Libyan leader Muammar Qaddafi, on his first official visit in four years, and Soviet leader Mikhail Gorbachev reached terms today on several economic and military agreements, according to diplomatic sources.

Qaddafi, one of the Soviet Union's biggest military clients and oldest allies in the Middle East, has been given a warm welcome here as Moscow seeks to strengthen a key source of support in the region.

The Soviet Union will supply Libya with two new submarines, new tanks, a new nuclear power center and will enter into a joint venture on railroad and road building, the diplomats said.

An agreement on a friendship treaty, apparently sought by the Soviets, has not been reached yet, they said. Qaddafi will be in Moscow through the weekend and is scheduled to hold a press conference Monday morning.

The Libyan leader met with Gorbachev today and yesterday for talks that the Soviet news agency Tass said were conducted "in an atmosphere of friendship and mutual understanding." The two agreed on a long-term program of economic, trade, scientific and technical cooperation, Tass said.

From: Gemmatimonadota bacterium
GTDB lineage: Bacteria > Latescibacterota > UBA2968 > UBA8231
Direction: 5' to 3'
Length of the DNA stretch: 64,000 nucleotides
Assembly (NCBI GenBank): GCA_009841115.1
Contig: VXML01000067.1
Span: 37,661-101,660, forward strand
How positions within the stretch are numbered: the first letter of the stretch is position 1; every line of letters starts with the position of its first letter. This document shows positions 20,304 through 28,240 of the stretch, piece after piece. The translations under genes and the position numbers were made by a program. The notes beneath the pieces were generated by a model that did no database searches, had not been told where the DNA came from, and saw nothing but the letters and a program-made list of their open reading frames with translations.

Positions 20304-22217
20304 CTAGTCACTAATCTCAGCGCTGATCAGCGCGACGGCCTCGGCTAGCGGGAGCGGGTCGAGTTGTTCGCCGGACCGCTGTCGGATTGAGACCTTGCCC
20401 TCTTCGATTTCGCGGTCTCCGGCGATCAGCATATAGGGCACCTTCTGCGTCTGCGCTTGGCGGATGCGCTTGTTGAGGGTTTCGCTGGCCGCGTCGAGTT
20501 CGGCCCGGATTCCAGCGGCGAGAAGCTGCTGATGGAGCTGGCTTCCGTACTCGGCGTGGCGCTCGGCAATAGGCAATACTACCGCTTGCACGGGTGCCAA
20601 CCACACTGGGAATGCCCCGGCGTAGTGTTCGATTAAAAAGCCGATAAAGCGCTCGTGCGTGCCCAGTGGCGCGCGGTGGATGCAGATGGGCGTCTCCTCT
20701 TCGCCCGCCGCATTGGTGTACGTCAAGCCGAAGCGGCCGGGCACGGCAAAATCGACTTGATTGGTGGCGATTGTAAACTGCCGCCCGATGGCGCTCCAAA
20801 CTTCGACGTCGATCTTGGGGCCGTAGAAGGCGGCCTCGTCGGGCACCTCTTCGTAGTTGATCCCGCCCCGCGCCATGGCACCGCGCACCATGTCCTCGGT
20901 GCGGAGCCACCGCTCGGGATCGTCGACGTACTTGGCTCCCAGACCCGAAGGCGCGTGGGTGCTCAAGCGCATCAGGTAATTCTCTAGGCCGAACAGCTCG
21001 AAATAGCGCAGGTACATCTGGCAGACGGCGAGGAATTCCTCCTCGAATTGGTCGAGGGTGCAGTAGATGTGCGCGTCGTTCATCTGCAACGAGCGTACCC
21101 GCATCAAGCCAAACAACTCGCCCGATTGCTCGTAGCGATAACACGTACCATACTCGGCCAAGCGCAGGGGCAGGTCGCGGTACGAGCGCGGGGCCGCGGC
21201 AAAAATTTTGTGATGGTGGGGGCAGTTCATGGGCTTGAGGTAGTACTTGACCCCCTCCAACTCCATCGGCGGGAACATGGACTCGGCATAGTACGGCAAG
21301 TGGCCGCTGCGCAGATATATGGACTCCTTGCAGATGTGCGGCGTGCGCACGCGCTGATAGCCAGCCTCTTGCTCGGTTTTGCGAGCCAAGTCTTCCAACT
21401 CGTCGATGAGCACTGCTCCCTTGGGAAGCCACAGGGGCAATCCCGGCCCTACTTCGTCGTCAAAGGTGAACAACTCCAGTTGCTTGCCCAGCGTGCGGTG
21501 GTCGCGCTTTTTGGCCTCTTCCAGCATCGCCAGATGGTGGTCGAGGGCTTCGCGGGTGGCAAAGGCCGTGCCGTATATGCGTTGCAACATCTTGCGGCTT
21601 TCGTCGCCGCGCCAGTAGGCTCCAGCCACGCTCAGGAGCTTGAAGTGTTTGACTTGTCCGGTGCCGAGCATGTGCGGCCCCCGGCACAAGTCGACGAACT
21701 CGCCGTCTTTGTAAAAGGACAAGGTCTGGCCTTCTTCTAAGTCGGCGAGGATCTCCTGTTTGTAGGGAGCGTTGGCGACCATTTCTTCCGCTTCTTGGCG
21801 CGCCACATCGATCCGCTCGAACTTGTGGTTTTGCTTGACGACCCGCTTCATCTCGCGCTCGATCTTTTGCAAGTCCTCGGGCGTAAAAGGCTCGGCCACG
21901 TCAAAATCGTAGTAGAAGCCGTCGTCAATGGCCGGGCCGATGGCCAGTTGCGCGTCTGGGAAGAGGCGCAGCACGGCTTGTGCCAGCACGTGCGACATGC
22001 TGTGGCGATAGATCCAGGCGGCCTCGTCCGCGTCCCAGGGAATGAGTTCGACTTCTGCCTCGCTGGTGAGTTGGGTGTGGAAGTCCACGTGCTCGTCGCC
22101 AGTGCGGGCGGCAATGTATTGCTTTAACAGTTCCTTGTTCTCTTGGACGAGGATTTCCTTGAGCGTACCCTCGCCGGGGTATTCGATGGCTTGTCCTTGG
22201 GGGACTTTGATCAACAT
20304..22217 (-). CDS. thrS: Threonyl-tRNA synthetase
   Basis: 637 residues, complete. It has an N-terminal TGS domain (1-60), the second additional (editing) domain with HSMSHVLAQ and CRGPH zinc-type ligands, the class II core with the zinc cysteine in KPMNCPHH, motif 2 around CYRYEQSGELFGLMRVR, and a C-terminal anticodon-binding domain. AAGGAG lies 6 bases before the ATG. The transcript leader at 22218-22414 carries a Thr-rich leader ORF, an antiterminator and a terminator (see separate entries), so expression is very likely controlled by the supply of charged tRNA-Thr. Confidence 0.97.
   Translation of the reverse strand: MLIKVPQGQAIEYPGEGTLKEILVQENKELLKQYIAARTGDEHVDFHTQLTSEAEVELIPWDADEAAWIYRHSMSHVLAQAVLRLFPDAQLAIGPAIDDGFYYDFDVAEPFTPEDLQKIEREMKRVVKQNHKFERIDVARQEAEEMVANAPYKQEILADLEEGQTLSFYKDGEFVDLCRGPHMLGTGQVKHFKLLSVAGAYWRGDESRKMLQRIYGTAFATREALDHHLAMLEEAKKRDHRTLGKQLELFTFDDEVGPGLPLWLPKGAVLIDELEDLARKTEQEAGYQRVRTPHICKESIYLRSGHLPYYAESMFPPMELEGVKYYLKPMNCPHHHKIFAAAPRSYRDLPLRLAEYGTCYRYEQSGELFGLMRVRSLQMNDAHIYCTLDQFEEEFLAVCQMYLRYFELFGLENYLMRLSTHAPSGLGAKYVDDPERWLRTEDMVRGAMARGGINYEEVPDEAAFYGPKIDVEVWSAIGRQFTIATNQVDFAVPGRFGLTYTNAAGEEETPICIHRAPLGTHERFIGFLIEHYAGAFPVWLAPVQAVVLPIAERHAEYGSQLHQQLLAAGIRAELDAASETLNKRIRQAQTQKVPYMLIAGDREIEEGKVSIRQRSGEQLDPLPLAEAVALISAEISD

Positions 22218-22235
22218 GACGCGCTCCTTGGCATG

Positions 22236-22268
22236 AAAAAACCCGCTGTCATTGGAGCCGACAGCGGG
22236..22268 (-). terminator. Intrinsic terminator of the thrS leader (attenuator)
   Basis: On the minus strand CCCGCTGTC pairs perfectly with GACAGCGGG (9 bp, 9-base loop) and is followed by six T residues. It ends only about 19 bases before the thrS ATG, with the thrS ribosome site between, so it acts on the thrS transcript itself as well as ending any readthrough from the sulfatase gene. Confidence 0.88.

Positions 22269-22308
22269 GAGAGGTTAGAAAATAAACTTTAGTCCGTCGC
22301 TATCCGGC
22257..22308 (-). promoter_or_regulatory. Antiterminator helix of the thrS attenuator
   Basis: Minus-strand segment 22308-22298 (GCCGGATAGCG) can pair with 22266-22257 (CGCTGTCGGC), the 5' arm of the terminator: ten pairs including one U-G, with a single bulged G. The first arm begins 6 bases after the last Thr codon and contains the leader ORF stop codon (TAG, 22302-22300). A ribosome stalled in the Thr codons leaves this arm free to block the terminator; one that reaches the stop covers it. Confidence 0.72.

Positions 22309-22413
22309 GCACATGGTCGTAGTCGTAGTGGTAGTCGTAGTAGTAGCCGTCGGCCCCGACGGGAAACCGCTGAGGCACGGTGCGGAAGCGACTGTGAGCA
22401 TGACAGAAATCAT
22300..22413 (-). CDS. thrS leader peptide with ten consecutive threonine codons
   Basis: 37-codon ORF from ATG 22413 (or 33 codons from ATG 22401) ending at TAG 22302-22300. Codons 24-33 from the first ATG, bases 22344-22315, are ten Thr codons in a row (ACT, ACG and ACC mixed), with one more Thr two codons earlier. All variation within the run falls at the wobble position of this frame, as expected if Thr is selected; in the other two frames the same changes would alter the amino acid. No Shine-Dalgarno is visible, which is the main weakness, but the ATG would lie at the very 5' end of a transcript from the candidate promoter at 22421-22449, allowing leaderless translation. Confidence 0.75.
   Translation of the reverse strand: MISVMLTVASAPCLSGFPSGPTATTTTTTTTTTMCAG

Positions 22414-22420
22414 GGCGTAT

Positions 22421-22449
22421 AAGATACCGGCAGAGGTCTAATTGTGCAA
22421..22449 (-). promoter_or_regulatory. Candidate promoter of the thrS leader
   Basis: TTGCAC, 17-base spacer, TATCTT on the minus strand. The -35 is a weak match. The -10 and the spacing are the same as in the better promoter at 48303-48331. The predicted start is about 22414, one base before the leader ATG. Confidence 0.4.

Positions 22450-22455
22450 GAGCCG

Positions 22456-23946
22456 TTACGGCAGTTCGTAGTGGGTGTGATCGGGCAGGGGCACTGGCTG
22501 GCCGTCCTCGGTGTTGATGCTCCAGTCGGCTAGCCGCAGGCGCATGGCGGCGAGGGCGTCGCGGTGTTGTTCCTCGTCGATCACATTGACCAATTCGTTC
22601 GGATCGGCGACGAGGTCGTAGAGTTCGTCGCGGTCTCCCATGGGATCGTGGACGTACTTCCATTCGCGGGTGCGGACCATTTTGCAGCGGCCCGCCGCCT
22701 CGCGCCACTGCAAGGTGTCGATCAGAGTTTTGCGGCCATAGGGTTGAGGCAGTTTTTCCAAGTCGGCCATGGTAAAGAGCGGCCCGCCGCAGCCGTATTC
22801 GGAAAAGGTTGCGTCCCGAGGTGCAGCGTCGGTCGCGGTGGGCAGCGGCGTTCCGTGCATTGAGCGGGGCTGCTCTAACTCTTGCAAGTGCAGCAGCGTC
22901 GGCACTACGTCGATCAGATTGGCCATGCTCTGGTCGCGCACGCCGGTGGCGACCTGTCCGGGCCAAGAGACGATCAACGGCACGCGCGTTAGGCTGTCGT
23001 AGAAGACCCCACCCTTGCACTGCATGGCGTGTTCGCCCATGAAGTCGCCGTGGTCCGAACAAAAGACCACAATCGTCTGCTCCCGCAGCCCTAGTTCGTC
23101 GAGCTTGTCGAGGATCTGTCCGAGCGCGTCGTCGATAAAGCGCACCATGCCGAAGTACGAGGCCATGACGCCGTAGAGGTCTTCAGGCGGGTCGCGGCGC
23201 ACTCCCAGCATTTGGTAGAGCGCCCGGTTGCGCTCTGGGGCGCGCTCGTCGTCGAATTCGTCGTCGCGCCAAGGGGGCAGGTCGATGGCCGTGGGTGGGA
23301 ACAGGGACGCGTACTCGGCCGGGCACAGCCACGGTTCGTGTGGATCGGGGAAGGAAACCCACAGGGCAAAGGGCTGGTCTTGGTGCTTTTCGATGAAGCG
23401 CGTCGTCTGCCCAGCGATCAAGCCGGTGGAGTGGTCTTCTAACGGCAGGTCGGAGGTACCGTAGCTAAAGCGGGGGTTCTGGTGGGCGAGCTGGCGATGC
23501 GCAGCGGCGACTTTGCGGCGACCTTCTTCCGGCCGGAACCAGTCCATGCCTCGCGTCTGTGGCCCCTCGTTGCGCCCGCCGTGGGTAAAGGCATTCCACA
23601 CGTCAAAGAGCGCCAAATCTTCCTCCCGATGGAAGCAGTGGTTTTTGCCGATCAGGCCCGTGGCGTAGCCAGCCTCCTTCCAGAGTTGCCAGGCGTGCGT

In a speech at a dinner in Qaddafi's honor tonight, Gorbachev said that the Middle East is "one of the worst bleeding wounds in the present-day world."

Qaddafi, in reply, called the recent Israeli bombing in Tunis "a brigand attack."

The visit by one of the world's most controversial figures comes at a time when the Middle East is even more volatile than usual.

The recent spate of hijackings and kidnapings -- including, for the first time, the abduction of Soviet hostages in Beirut -- has focused attention on the problem of terrorism in the Middle East. Libya long has been accused in the West of supporting terrorist actions.

Western diplomats here say that Qaddafi's unpredictability sometimes embarrasses the Soviets. Moscow is said to be particularly angry because Libya has supplied Iran with Soviet-made ground-to-ground missiles for use against Iraq, another Soviet ally.